I should know better, I admit it. I mean, I've been going to shows at Russ and Julie's for years now, many featuring artists with which I was totally unfamiliar, but I have ALWAYS enjoyed them all. But having recently been disappointed elsewhere by an act described as Appalachian, I saw that word in the description of this concert, and somehow I mentally filed this as a show I'd skip. And in the back of my mind was the fear that, reviewing my first show at Russ and Julie's house since I began this blog, I REALLY didn't want to take a chance of not liking the first act I reviewed at the first place I ever saw a house concert! But like I said, I really should have known better.
When we talked to Julie, at the Severin Browne show at Boney Mountain House Concerts the prior weekend (see my last review) , she asked if we were coming and I honestly told her I thought not, but then we talked a bit about the acts she was hosting and the fact that she only had about 30 reservations at that point and that got me thinking. I went home and fretted over it. And ultimately, I decided that Russ and Julie had long ago earned our trust and support, this blog was a newer, less important thing and que sera, sera. Once Becky concurred, I emailed Julie and we were going. I already knew I had nothing to worry about!
Well as soon as Susie Glaze and the Hilonesome Band took the stage, the thought of worries were a thousand miles away. First of all the room was PACKED, I should have known Russ and Julie's regulars would come through for them. And just the band's instrumentation, stand-up bass, dobro, mandolin, acoustic guitar and vocals let me know this band would swing. That's them in the bottom photo above. And from the first note of Susie's vocals I knew this wasn't going to be that reserved, Celtic sounding almost madrigal-sounding Appalachian music that nearly puts me to sleep. Susie describes their music as "Americana Folk Bluegrass Fusion Band" , and that's hard to argue with, I'll just tell you, this is music with twang and swing and a touch of snarl and bite. The true Americana music that acknowledges its darker roots along with that white European stuff. The real folk music.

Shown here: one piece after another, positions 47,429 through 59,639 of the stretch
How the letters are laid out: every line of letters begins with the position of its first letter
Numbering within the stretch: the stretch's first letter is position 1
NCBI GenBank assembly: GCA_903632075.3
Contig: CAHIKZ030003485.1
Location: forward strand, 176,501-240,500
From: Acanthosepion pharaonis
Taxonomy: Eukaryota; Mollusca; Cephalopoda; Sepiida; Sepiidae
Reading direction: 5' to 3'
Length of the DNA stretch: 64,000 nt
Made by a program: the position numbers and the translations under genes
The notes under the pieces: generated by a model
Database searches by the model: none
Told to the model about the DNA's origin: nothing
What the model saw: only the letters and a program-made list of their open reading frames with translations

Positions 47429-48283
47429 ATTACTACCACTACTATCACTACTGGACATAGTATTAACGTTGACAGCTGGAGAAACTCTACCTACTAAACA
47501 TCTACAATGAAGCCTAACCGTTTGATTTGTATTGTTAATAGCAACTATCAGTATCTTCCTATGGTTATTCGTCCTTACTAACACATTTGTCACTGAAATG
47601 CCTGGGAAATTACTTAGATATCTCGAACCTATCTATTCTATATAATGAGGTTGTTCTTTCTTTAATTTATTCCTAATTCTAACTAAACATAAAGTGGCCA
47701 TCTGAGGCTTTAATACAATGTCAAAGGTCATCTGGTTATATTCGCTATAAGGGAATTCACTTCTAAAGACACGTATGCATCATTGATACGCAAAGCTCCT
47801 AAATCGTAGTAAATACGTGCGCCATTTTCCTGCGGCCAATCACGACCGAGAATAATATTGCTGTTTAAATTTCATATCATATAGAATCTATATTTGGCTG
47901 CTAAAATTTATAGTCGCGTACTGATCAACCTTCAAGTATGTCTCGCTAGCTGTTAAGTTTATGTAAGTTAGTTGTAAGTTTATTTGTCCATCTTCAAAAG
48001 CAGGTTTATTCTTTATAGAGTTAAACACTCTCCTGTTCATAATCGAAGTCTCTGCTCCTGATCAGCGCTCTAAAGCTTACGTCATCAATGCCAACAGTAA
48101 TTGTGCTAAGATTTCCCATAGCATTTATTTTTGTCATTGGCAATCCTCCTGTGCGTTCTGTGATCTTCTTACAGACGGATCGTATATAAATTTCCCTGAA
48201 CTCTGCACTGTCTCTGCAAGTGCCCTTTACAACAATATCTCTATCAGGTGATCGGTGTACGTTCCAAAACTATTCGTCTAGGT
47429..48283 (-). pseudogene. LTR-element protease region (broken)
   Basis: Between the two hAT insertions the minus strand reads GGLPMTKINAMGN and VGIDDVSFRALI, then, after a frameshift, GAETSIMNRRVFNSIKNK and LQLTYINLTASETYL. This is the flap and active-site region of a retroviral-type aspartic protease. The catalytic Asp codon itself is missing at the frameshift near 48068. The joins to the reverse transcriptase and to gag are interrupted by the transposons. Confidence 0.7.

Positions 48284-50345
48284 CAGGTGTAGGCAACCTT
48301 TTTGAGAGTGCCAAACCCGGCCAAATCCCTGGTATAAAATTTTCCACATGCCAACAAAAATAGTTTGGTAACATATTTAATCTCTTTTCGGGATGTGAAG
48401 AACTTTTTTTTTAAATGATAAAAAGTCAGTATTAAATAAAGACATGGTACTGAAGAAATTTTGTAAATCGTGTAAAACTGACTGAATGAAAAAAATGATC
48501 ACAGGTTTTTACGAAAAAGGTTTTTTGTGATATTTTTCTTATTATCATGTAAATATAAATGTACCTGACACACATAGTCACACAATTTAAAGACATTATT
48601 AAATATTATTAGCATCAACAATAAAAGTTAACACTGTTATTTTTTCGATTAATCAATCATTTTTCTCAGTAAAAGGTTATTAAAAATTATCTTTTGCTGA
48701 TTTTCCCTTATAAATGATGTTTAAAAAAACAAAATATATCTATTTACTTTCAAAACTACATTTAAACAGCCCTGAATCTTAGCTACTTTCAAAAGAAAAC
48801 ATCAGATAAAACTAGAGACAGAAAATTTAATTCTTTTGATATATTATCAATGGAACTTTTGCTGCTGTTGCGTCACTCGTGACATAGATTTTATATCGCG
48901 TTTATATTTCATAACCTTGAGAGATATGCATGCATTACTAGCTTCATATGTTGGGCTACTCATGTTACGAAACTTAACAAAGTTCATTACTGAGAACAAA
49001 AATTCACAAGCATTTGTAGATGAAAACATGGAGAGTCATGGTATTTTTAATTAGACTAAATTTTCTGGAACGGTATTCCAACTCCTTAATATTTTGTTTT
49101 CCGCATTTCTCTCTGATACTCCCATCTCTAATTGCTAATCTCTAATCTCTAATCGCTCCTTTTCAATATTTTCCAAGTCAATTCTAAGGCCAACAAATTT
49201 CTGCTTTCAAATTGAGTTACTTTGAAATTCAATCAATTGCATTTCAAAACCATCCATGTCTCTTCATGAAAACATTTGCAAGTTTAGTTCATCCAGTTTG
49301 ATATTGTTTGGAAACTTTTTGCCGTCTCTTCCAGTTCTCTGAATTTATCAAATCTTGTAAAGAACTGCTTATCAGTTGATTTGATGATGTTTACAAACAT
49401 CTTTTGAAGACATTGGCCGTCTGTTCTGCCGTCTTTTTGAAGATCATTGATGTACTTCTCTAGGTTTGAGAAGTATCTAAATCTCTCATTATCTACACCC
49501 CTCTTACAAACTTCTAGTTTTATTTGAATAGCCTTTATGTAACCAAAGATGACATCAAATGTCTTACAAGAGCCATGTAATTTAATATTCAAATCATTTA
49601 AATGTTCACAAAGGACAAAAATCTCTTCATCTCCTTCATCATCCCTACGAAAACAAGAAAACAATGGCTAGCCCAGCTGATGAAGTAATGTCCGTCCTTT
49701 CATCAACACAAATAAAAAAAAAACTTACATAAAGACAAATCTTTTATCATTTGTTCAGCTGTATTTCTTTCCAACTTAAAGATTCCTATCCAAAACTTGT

The band kicked off the night with a tune called "One More Mile" , a rollicking bluegrass tune and followed it with "Maggie Bailey" another authentic-sounding up-tempo bluegrass rave up. Yes, no one would be putting me to sleep tonight! Not with this rocking band! Featuring Susie's husband Steve Rankin on mandolin and vocals, Fred Sanders on upright bass and vocals and the impressive songwriting talents of guitarist/dobro player/vocalist Rob Carlson, the band was tight instrumentally and Susie's voice is perfect for singing this country flavored folk music.
As their set continued, we were treated to some great individual picking by Steve and Rob and great vocal harmonies by all the guys. The songs covered a bit of stylistic ground while never straying from its roots music, old-time feel. Some of the highlights for me included "River Road" with Susie channeling Joan Baez at her best and Fred doing some really tasty bowed bass parts, "Rocking In Your Granddaddy's Chair" , described as a lullaby but swinging, and Rob Carlson's tribute to that thriving metropolis "Albuquerque" that reminded one of a Bob Wills swing tune or a Dan Hicks delicacy. The Appalachian-sounding stuff they did came mostly in a couple of tunes written by the legendary Jean Ritchie, mountain folk songs with political overtones that share more with the work of Woody Guthrie than with any Celtic tradition, certainly nothing for me to fear! And when Steve sang lead on a couple of songs by one of my favorite songwriters, Steve Earle, I wondered why I ever thought of skipping this show. This is a fresh sounding act doing lots of new original tunes yet still sounding traditional and old-timey. I definitely will try to see them again soon and I urge you to try to catch them also. Here's a link to their website: